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THE PARMER: DECEMBER 28, 1917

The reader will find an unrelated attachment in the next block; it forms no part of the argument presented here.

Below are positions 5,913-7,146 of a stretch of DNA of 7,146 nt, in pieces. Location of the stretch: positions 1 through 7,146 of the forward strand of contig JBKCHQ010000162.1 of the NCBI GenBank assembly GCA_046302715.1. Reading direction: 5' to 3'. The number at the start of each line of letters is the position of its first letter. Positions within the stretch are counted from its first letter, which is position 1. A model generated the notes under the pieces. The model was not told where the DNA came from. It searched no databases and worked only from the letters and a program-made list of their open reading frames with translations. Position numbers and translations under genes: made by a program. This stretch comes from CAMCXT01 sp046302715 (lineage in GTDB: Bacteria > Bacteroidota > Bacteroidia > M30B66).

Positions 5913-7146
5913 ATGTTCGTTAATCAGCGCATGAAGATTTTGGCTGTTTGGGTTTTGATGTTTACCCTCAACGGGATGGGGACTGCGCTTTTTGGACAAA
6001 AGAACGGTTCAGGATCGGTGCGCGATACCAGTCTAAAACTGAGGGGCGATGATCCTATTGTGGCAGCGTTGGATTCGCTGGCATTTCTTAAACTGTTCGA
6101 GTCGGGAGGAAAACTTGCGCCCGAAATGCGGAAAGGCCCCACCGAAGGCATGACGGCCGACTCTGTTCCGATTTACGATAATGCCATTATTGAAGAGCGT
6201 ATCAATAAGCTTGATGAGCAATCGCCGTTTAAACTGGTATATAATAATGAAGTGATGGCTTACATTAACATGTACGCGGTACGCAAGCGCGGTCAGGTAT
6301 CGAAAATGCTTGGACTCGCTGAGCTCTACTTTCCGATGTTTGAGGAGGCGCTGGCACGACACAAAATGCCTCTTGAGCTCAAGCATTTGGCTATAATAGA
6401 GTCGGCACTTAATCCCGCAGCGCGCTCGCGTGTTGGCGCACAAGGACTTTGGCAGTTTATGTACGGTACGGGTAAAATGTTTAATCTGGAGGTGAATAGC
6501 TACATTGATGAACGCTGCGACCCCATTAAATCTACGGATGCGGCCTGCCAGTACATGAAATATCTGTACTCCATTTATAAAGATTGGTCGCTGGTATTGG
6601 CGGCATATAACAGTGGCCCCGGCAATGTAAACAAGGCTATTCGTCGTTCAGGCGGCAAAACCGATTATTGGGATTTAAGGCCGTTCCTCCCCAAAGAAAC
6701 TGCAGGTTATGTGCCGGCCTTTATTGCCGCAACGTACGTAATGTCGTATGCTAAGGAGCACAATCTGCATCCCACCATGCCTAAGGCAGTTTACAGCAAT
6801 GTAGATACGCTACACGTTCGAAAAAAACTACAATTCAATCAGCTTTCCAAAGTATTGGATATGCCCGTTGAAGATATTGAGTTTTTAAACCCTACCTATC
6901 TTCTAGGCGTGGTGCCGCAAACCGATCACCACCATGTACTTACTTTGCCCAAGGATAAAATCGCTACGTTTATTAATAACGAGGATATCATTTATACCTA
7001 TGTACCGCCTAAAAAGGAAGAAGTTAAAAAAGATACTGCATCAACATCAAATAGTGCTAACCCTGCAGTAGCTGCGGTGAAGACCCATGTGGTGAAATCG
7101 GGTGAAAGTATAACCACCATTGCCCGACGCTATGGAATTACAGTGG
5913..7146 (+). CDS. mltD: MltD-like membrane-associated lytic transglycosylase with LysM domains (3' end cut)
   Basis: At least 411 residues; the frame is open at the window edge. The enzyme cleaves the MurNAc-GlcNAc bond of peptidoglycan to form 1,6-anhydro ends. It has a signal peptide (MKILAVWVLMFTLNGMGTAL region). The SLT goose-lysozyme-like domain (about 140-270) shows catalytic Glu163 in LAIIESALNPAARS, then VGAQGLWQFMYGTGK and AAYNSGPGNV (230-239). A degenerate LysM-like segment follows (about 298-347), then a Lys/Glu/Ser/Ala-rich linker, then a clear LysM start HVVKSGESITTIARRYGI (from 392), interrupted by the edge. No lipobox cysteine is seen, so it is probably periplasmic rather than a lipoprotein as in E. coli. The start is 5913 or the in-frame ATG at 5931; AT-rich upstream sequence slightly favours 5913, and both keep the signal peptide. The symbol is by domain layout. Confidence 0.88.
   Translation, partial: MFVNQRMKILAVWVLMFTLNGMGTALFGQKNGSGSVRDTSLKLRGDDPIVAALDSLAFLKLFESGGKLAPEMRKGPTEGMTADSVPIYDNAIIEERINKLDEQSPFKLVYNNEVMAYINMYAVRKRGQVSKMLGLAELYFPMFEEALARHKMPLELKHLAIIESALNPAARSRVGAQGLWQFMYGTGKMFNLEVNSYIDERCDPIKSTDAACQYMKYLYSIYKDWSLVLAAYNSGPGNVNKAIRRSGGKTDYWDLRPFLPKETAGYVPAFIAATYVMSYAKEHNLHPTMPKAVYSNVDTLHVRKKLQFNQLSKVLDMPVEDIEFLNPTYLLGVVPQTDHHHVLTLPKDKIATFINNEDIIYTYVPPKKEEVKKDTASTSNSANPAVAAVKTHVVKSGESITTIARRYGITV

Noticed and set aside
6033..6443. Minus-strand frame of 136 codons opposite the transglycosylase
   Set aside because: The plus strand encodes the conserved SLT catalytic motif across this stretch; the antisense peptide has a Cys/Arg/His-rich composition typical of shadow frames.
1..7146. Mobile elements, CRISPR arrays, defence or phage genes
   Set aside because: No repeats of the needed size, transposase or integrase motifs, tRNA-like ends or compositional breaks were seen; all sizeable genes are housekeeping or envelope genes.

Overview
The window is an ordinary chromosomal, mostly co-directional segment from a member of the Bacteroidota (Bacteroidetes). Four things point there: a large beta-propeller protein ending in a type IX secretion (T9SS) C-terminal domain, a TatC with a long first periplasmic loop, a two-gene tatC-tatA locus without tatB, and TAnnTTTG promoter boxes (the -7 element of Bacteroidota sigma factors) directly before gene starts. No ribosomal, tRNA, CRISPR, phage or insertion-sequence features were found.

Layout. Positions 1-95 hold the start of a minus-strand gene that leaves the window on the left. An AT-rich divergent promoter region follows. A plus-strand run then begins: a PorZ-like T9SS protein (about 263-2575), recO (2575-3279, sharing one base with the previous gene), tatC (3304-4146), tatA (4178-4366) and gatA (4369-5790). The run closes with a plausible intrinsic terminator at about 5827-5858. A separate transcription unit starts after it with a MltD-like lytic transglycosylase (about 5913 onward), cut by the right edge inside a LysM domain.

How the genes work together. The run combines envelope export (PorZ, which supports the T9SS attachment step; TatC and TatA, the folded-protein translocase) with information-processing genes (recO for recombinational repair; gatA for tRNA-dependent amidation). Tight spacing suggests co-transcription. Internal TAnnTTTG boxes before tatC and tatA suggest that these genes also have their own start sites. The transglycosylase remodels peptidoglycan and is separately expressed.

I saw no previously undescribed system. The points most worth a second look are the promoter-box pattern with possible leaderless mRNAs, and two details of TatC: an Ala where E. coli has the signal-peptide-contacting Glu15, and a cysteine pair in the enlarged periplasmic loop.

iilDUSTRIALj COMMERCIAL The Livest Stores in Town" AIID FIIIAIICIAL RECORD OF COUNTRY FOR YEAR OF 1917 CbSnparisons of Volume and Value of Business Made With Year. 913, Preceding the War, As Offering a Fair Coniparison for Present Conditions. "CONNORS" TJi changes in Industrial an4,em Twrcia3 conditions in th United States" tesahingr front war activities ,ps lllastijtfed a series of statistical S??Wnent Compiled by Th National , City Banlt o New York, showin con , ditiona of production, industry and commerce la the United State in .compared with the preceding Lijdes&eclally with ' 111, the which 1treeded the war.: These com Dilations are, wherever possible, off! cial iures, ithose of the year Just enaiDg, .j.yai.j Deing- necessarily esti mates for- the closing months of the year - btit "based upon official figures for oojir part df the year as are avail able is eoverntnantal op other official reports.',! , . In foreign commerce the year 1917 of course, far exceeds in value of merchandise-Imported or exported 'that of ' any earlier yeah Total imports for the full calendar year 1917, according to the bank's statement, are 60 per cent, greater in value than In 1913 and exports of domestic products 150 per cent, greater in value . than those of 191S. The' total forheign trade of te country is estimated in very round . terms at billion dollars in 1917 against 4 1-4 billion dollars in 1913, the total of imports and exports com bined being thus more than double in 1917 that of 191S. , ' w In manufacturing materials import ed and manufactures . ' exported the growth has1 -been even greater -than that shown 'by the figures of . total trade. Imports of raw manufacturing material in 1917 are more than double those of 1911 ant exports of manufac tures are three and one-half times as much as in 191. Foodstuffs im ported are? nearly twice as great in stated value In 1917 as in 1911, and food-stuffs exported are two and one half times much In stated value as ia 1911.' ; ... : IVjt these Targe Increases are due In u onslderable .degree to higher prices la evidenced by the fact that the raw silk imports of September 19 i). 7 were at the rate of 15.6 per pound against I&.41 per pound in September of 1911; raw cotton chiefly Egyptian, 42c per pound in September . 1917 against 17c in September 1911; manila hemp (122 per ton against 1210 per ton; , cattle 'hides', 27c per - pound against 19c; goat skins '42c per pound against 2 So, and clothing wool 46c per pound" against 24c in tbe' correspond ing month of 1912. On the export side the con trast.'Jte "equally striking, wheat exports in September 1917 having av-. .raged'' $2.12 'per. bushel ; against 94c in September 191 J; corn 11-9! per. GERMAN CAVALRY FORCES REDUCED ABOUT ONE-FOURTH SVeneh Front, Dec 28. (Correspond ence. Trench warctarew has not di minished the Oerinaa savalry forces, . as had,,. been, generally supposed for information which has' just reached the correspondent of - The Associated Press shows the total of sqjuadrons iln the service be even higher than-.lt was at the fBoblllsation in 1914. Ctranirtsu; However hate been Intro duced In the mounted arm of the ser vice by whtehT 6i the squaldlrons temporarily . have been dismounted and atillzed Infantry, while the formations have ! undergone consider able variation. V d - '; .' At , present the German "army has at Its disposal no fewer than 649 squadrons ot cavalry, comprising ac tive, reserve, mobile ersatx. landwehr and landsturm units, but of" these 3.44 have been .separated from their norses and Used as Infantry. This figure eomoaxeshrwitj. J'squadrons i -on a . peace footing. , ,. v ' ,': 'V "Whenwajf $ex&n the" German:, cav alrv- 'was o nce forma into 11 .di visions,' ea composed of six . "regi ments of - four Scruadrbns. . Besides those.' rherw!' alstj 'the bodies ;of divisionei jsavaliy attached .to the ac tive" and'' reserve' divisions of ihfantry. Rumania's entry- Into the . war made more ravalrr formations - necessary and the ;.nrijniew of; organised ; dlyis- . iona was at, once increased to. J.4, The sprinsr of 1917 saw' the' end" of iheftmnaa4an -campaign, and . with this came a decrease. f the divisional formations :W six.i-.whlle the divisions themselves were rettuced" from, six. regiments to"6W "eafih." At the same time independent brigades of mount ed troops were formed. of which the existence of ...at -least .Ave, is known, each having three,. regiments of four equadrons'.eaeb. , x i-.r ' -' -V ' Nearly every - Infantry division is , provided' TilsJ'Tr!th--a 'unit of cavalry whose strength'' varies according to the nature "'of. the' tsountry in which t:-.e roosjire- operating. '-'. ; " , , " From among the cavatriymen ' Who, temporarily,,, are hot", -employed on mount4 duty-t.iha .front,,'J3 regi- ' ments of riflemen, have oeen formed, which take" thettTi turn ln;holding the trencheig"'lUi"'ltli'-BiMLiy-4nfantry fornm-tlons. Efech-'ol these regiments is composed of "our sqruatdrons and a squadron of"macTilhe"-gttnners. Be sides,ths .other units of cavalrymen . selectedroBa 4hi regiments ' of the active army from time eo time used es infantry rbut their; exact numbers . r tttOWfct4WM?Ui; . . v V ' 11 i . . ' DESCRIBES, CAHfRHAI BATTLE. Berner-Switerland,-..Devia De scrHhtheJ)ftttle ofh pambrai to G ermah ""readers,' IJeutenant-Oeneral Von Afdenhe in tbe" Tageblatt says: Those who fought In the battle de scribe, .the; imposing impression made by the British "tanks which preceded the attack 4n -the widest front. As they advanced in masaesi with very small intervals between them, they reminded ppf ("9f4Hah.hibara y battle elephants or the yslckle chariots of S'haroah. The booming.';-rumbling Etiack was accompanied or rather f Sapported from , the pit j? a--, yerlta ble cloud of battle aircraft, ' while closely press4 ;ia8ss bf Jnfaiijti'y and Ceid artillerjf; fallowed" the iron wall, three cavalry divisions' bringing up the rear." .t fr,i tsl rrr "Mi rorQUET ,ani f... ..10..4' ' - t ; . "T rsxs. st soar - bushel against Tic in the correspond ing month of 1913; steel billets $84 per ton against 121; sole leather 59c per pound against 26c; raw cotton 25c per pound against 13c and refined sugar 7c per pound against 4c in Septem ber 1911. Trade with the grand divisions of the world shows equally - startling changes. Imports from Europe, drop ped from 865 million ' dollars in 1913 to 860 million dollars In 1917, while those of South America Increased from 198 million dollars in ,19is to 680 million dollars in 1917,. and those from Asia Increased from 281 million dollars to ' ?40 million dollars; and from North! America from ( 390 mil lion dollars to 860 million' dollars. Ex ports, to Europe jumped, from 1 1,500 million dollars in 1913 to 1,210 mil lion dollars in 1917, to South America from 147. million dollars in 1911 to 310 million dollars in 1917. : : ; Imports from Europe are actually J less man tnose iron) .Norm America, South America or Asia, while prior to 1916 Europe always headed the list of grand divisions supplying Our imports. Production of the staple .articles of food and manufacturing materials shows also large increases with, a very few exceptions, notably wheat and cotton, and even In these the value of the 1917, product Is, by reason of high prices, far (greater than that of 1911. Corn production is more than 1 bil lion bushels against less than 2 1-2 billion bushels in 1911; sugar 2 1-4 billion pounds against I S-4 billions In 1911; coal approximately" 650 mil lion short tens against 6(0 millions in 1918; pig iron over 38 million long tons against 11 million in 1913 and copper more than 100 thousand long tons against .646 thousands In 1913. The total value of mineral products is cot down at approximately 4 billion dollars In 1917 against less than 2 1-2 billion dollars In 1911 and the wealth production on farms In 117, accord ing to' the Department of Agriculture figures, 21 billion dollars 1 against slightly less than 10 billion dollars in 1911.; ' . Th Result of this tremendous in crease in production, and especially in th. value of the product, is shown in the fact that the total money in circu lation increased from $3,363,718,000 July 1,1911 to $4,150,560,000 on July 1, 1917, an increase of nearly. 50 per cent, nd individuar deposits in all banks, national, state, savings and trust companies Increased from 117, 74.5.764,000 in 1911 to approximate ly $26,000,000,000 in the . correspond ing date of 1917, also an Increase of nearly 50 per oent'; 852nd AJTN1VEKSABY OF . , ' ' '. WESTSIlNSTEIi ABBEY. Eight hundred and .fifty-two years ago today, on Dec 21, 1065, Westmln ster Abbey,,' magnificently ' rehullt by Edward, 'the Confessor, was dedicat ed! with great pomp, and. ceremony. The coronation place' of the sover eigns of England from the time, of Harold, "Westminster Abbey has ac quired world-wide fame, and an im portance even greater than St. Paul's Cathedral, : The possibility that this ' ancient structure .may ( be involved In! destruction as the. result' of the ex ploits of German air raiders has add-,: ed a mfi1.nnhnlv--nunopt 'tlitf' ffwati regard , in which the old edifice Is held by all Englishmen. - i, , The first church) : on the site of Westminster Abbey was erected in the Seventh .centuryi . St. ( Peter's chapel, as it was called,' was' erected by St. Siebert, the King of Essex; on a slightly elevated spot- rising from the marshy ground bordering the Thames ' It has been alleged that the ohapel occupied the site of a pajgan- temple but later . Investigators-have found no eviderice ' to substantiate Bach s con tention. ' The . chapel gradually., ell into ruins '.and Edward thfe -Confessor made it one of the great projects of his reign td rebuild the structure 'on a splendid scale. The work was ccmmenced In 1055, nd was com'- pleted ten years later.. On the 28th- or December,, 106.5, the pio.u? monarch saw the edifice completed And dedi cated, in the presence of" a vast con course of nobles and - clergy. It was filled with . monks from Exter." The abbey was connected with the royal palace of the king by walls arid'; tow ers, The test legitimate Anglo.-axon mcnarch of England did not long sur vive to enjoy ; the triumph' of ' his pious career, for . he died eight "days after the dedication ceremonies.., J- i ;.: Westminster Abbey was recon structed In' the thirteenth century by Henry JI., and in Jhe following cen tury the great cloisters, abbot's house, and principal monastic buildings were erected.'TCTrarlous additions of 'wini djOW3 and towers have been made by later monarch. During the Com monwealth the abbey was for a short time1 used as. a barracks for sol--diera.' . ' ;-' : ' .' . It is small wonder that Englishmen are aghast at the bare possibility of the destruction ; of Westminster- Ab bry, for Its - loss would be irrepar able. Besides . t,he choir where the coronation of English kings takes place.4 the building t contains ,, $he tomb of early kings and notables', and memorials -pt most . of the great English writers from the time . of Chaucer, as well as a multitude of monuments ' to statesmen, - patriots warriors,- scientists, explorers and Other great men, , ,, - PUBLIC SMOKIXG BT WOMEN London, Dec: 28 The conduct of young women who smoke in the sub way, the moving picture theatres and other play-houses where it is allowed. Is gradually putting smoking out r of fashion among English women of re fined sensibilities." It is accomplish ing more than a recent semi-official entreaty to womenj to giveup smoking in, order that the men at the 'front may have more "fags." Th women declared, .lit reply,, that they were dot ing as much war-work as the men anij should 'not be. the tones to make any sacrifices. -.".' .,.''. , J J Pout hundred . enlisted, men at Camp Wheeler.- Oa.. left the camp for 'the holidays wnhout permlaalon.. - .- '? This -i i December Smas All Sales And in order to make our year a , i . still more phenomenal retail success We Announce Our GREAT WAR-TIME SAVING Any $15, includes every Society Brand.i Campus Tog or Elk Brand auir or uvercoat in atocK THE BIGGEST BUYING EVENT OF THE YEAR! No Charges No C. O. D.'s No Approvals Coming at this. time, when good clothing is growing scarcer every day and prices are growing higher every minute, we advise you to buy two garments instead of one, for next season similar goods will cost considerably more. BE ON HAND EARLY YOU KNOW THE CROWDS THAT . COME TO OUR SALES! Furnishing goods included in this sale still lower than our already low, unmatch v 1 ' able prices. Buy - much you'll be glad. Neckwear shirts Underwear Wool Sox Sweaters Flannel Bathrobes Silk All nock- . Heavy wool 85c, 3 for' $4 arid $5 . v ' ' Mufflers TrX soft firtSand $L00 SWeaterS ,am8S $6VElUeS WjOOSUk. A special loV drawers, - now reduc- . . Mufflers c, 7tov cuff shirts $1.50 values 35Scllk8SJor ed.to - 65value now ,$1.00 $1.15 1 $1.15 $1.00 $2.98 $1.19 $3.98 $1.89 CONNORS 1154 Main St. Get Connorized R r race Commencing Today A :'';',;'';.';. "'r-' ' V :, . '.'-':.. '. ;"'.. ';'..' Any $22.50, $25, $27.50 $16.50, $18, and $0 ;$-lB:7S CLOTHING CO. Always Reliable ' 1370 State St. - You'll Get You're JMoney's Worth hes ds. ecor 3 rm i rm . ' ? 687 E. Main St.